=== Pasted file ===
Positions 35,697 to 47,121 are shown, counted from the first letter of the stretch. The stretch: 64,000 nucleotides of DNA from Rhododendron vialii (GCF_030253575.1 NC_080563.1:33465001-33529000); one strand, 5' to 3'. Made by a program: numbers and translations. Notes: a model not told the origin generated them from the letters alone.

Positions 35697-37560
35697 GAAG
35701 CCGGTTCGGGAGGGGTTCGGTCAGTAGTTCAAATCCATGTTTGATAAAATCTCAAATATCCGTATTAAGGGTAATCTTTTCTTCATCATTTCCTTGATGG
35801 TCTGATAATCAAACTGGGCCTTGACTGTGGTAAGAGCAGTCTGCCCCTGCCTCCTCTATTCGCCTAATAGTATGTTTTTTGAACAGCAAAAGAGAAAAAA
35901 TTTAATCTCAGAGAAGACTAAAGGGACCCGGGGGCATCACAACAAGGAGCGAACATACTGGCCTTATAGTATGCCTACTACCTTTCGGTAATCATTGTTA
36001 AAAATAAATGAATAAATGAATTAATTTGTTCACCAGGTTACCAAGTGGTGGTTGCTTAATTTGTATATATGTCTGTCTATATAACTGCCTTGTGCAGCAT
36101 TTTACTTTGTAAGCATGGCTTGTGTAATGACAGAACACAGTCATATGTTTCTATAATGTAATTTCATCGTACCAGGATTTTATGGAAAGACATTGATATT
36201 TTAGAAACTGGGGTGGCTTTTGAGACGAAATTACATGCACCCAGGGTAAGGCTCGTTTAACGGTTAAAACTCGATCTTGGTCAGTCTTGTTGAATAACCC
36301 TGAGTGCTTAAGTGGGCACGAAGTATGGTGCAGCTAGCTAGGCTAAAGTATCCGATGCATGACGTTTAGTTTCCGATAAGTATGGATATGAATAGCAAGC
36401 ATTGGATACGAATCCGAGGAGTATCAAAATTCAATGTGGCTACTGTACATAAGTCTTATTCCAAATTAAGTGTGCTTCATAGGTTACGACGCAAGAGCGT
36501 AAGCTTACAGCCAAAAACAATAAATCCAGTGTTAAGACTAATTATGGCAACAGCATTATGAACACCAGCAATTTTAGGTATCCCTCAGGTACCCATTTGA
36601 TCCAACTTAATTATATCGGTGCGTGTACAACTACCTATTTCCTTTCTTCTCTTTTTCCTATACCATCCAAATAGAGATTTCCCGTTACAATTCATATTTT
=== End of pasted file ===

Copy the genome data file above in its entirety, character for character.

Positions 35,697 to 47,121 are shown, counted from the first letter of the stretch. The stretch: 64,000 nucleotides of DNA from Rhododendron vialii (GCF_030253575.1 NC_080563.1:33465001-33529000); one strand, 5' to 3'. Made by a program: numbers and translations. Notes: a model not told the origin generated them from the letters alone.

Positions 35697-37560
35697 GAAG
35701 CCGGTTCGGGAGGGGTTCGGTCAGTAGTTCAAATCCATGTTTGATAAAATCTCAAATATCCGTATTAAGGGTAATCTTTTCTTCATCATTTCCTTGATGG
35801 TCTGATAATCAAACTGGGCCTTGACTGTGGTAAGAGCAGTCTGCCCCTGCCTCCTCTATTCGCCTAATAGTATGTTTTTTGAACAGCAAAAGAGAAAAAA
35901 TTTAATCTCAGAGAAGACTAAAGGGACCCGGGGGCATCACAACAAGGAGCGAACATACTGGCCTTATAGTATGCCTACTACCTTTCGGTAATCATTGTTA
36001 AAAATAAATGAATAAATGAATTAATTTGTTCACCAGGTTACCAAGTGGTGGTTGCTTAATTTGTATATATGTCTGTCTATATAACTGCCTTGTGCAGCAT
36101 TTTACTTTGTAAGCATGGCTTGTGTAATGACAGAACACAGTCATATGTTTCTATAATGTAATTTCATCGTACCAGGATTTTATGGAAAGACATTGATATT
36201 TTAGAAACTGGGGTGGCTTTTGAGACGAAATTACATGCACCCAGGGTAAGGCTCGTTTAACGGTTAAAACTCGATCTTGGTCAGTCTTGTTGAATAACCC
36301 TGAGTGCTTAAGTGGGCACGAAGTATGGTGCAGCTAGCTAGGCTAAAGTATCCGATGCATGACGTTTAGTTTCCGATAAGTATGGATATGAATAGCAAGC
36401 ATTGGATACGAATCCGAGGAGTATCAAAATTCAATGTGGCTACTGTACATAAGTCTTATTCCAAATTAAGTGTGCTTCATAGGTTACGACGCAAGAGCGT
36501 AAGCTTACAGCCAAAAACAATAAATCCAGTGTTAAGACTAATTATGGCAACAGCATTATGAACACCAGCAATTTTAGGTATCCCTCAGGTACCCATTTGA
36601 TCCAACTTAATTATATCGGTGCGTGTACAACTACCTATTTCCTTTCTTCTCTTTTTCCTATACCATCCAAATAGAGATTTCCCGTTACAATTCATATTTT